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What is a false negative? (for dummies)

June 18, 2020

 

Humans,

Someone asked me a question that I’m sure many of you also have:

Would you please address the issue of the reliability of the testing that is available? One of my friends tested “negative”, but she has many of the symptoms of COVID.  Her doctor said that 40% of the tests show a false negative.  She is being treated “as if” she has the virus. She feels that she indeed does have the virus, in spite of the negative result.

On the flip side, is there a high incidence of false positives?

Are some tests more reliable than others?

Yes. That doctor is spot on. The range I have seen is a 20-40% false-negative rate with the COVID PCR tests. This means a person HAS COVID but the test comes back negative. Another way to say this is if you have 10 patients who all have COVID when you test them, 2-4 tests will come back negative despite the patients having the disease. 

Ok, let’s break this down. Here is a review of a paper on this topic. Clay Smith MD, the author of the review, runs Journal Feed. We both trained and worked together back at Vanderbilt. He is excellent and it's no surprise that this is a great summary.  

From the paper:

If clinical suspicion is high, infection should not be ruled out on the basis of RT-PCR alone, and the clinical and epidemiologic situation should be carefully considered.

From his review:

It found that testing 3 days after symptom onset had the lowest false-negative rate (20%, 95% CI 12 to 31%). Testing on the day of symptom onset had a false negative rate of 38%. The study also concluded that testing after exposure but before symptom onset was almost worthless. Swabs collected during the prodrome had a false negative rate ranging from 67% to 100%.  Figure 2 from the article tells the story.

So, the meaningful variable from the paper seems to be how many days you have had symptoms. Three days after symptoms seem to be the most accurate. Pre-symptomatic seems to be of low value. And, the longer you have symptoms past day 3, the accuracy drops. 

Question: Why does it drop? 

Answer: The virus is thought to migrate down into the lungs after a few days so nasal tests are not coming into contact with the virus as frequently. 

I’m sure the collection technique and the test characteristics are important too. I just didn’t find as much on this but those two variables have face-validity (#learningdoctorspeak). 

To wrap this up, the KaiNexian who was admitted to the hospital for over a week and had a couple-day ICU stay had 2 negative tests before his first positive test. Doctors use Bayesian thinking when interpreting tests that aren’t perfect (almost no tests are perfect). So, if you have a very high clinical suspicion that someone has a disease then the test can influence your thought but not necessarily completely change your mind. Here is a nice article if you want to go deeper on Bayesian theory/thinking and how it applies to medicine vs a purely statistical explanation which makes my head hurt. The letter titled To Test or Not to Test incorporates some of this thinking.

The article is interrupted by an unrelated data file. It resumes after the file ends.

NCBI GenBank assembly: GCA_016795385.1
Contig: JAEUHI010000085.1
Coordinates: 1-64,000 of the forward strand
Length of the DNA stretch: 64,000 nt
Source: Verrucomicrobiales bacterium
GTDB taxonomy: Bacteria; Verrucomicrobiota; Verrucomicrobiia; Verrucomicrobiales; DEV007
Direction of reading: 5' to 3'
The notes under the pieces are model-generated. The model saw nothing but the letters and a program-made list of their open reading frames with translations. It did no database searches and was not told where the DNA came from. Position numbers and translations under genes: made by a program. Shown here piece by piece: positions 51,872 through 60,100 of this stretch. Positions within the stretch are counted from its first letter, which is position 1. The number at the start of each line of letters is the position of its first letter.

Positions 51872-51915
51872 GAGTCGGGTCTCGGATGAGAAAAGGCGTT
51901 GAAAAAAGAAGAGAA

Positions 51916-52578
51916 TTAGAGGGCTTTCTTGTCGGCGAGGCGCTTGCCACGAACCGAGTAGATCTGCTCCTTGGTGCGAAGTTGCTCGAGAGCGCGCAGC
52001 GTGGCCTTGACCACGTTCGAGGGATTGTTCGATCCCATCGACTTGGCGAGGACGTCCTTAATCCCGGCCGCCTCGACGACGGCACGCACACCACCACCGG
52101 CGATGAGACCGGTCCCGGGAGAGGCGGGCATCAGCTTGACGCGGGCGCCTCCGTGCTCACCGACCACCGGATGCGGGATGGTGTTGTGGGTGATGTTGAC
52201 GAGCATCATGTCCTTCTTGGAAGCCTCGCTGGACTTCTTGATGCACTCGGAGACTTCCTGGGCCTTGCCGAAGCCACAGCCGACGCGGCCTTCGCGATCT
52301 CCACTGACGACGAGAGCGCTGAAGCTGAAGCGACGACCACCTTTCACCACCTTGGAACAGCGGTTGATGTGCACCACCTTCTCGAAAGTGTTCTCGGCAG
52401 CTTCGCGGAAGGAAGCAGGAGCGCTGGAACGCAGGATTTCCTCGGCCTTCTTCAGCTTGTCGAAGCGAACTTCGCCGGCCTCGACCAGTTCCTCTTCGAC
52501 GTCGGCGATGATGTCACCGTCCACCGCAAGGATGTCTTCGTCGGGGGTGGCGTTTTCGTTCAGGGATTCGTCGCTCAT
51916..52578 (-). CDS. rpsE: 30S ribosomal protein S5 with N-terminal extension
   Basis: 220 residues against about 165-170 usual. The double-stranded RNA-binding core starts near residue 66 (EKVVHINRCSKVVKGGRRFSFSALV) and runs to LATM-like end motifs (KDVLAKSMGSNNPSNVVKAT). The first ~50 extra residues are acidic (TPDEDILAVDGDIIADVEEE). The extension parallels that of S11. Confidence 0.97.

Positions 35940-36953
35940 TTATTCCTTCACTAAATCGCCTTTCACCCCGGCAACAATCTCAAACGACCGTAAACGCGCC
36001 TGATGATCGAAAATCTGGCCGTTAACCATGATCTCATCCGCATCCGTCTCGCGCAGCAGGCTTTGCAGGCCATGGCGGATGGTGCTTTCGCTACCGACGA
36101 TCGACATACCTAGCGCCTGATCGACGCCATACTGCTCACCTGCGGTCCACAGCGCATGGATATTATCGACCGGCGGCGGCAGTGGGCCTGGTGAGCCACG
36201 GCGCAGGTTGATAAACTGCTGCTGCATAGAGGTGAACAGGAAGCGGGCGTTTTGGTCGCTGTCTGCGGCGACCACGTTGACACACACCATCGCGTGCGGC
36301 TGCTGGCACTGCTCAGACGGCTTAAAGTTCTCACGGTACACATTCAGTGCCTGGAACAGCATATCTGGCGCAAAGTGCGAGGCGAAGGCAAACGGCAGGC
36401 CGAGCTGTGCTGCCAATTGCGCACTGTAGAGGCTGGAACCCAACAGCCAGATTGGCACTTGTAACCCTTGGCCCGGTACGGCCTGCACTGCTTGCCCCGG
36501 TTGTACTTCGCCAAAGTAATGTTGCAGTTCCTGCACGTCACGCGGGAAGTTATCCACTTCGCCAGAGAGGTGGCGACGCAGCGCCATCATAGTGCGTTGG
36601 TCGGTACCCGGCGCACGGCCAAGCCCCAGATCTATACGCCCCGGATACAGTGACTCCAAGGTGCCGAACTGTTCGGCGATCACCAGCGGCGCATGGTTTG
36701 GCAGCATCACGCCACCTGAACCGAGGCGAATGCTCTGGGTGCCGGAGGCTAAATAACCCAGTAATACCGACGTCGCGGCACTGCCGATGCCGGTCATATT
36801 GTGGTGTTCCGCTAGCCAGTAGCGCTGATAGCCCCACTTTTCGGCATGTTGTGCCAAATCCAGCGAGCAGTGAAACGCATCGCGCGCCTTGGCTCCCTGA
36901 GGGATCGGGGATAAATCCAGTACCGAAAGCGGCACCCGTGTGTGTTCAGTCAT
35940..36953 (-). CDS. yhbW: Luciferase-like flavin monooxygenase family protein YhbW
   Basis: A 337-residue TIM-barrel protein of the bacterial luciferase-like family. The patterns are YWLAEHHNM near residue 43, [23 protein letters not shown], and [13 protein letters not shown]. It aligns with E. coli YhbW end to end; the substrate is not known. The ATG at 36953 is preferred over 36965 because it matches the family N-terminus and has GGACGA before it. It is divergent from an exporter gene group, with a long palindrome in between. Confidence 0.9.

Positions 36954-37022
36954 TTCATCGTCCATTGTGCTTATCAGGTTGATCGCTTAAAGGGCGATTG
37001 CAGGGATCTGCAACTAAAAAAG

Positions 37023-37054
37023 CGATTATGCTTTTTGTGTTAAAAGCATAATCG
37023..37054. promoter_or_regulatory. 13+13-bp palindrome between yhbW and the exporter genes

Stay emotionally connected and physically distant,

Greg

PS: If you would like to read more on the false-negative rate, this was also pretty informative. 

PPS: I have been unable to find an abundance of good information on the false-positive rate. I think the thought here is that it is much, much lower. If you get a positive COVID test and you are sick, you have COVID. Also, the false-positive rate would be very hard to reliably calculate because a number of patients are asymptomatic cases and/or never make antibodies. 

PPPS: After I wrote this (but before I sent it), another friend reached out to me and told me his daughter got two tests at the same time (one rapid and one send out). The rapid was positive and the send out was negative. I had to look that one up as it didn’t make sense to me. Here is what I learned from the Mayo Clinic site (third question down). The rapid tests (which are new) are Antigen tests (they detect proteins rather than genetic material). They are rapid but have a higher false-negative rate (low sensitivity) so they are often followed up with a molecular PCR test (higher sensitivity) which is a send out. So, if your rapid antigen test is positive, done deal - you have the disease and the second test is unnecessary and irrelevant.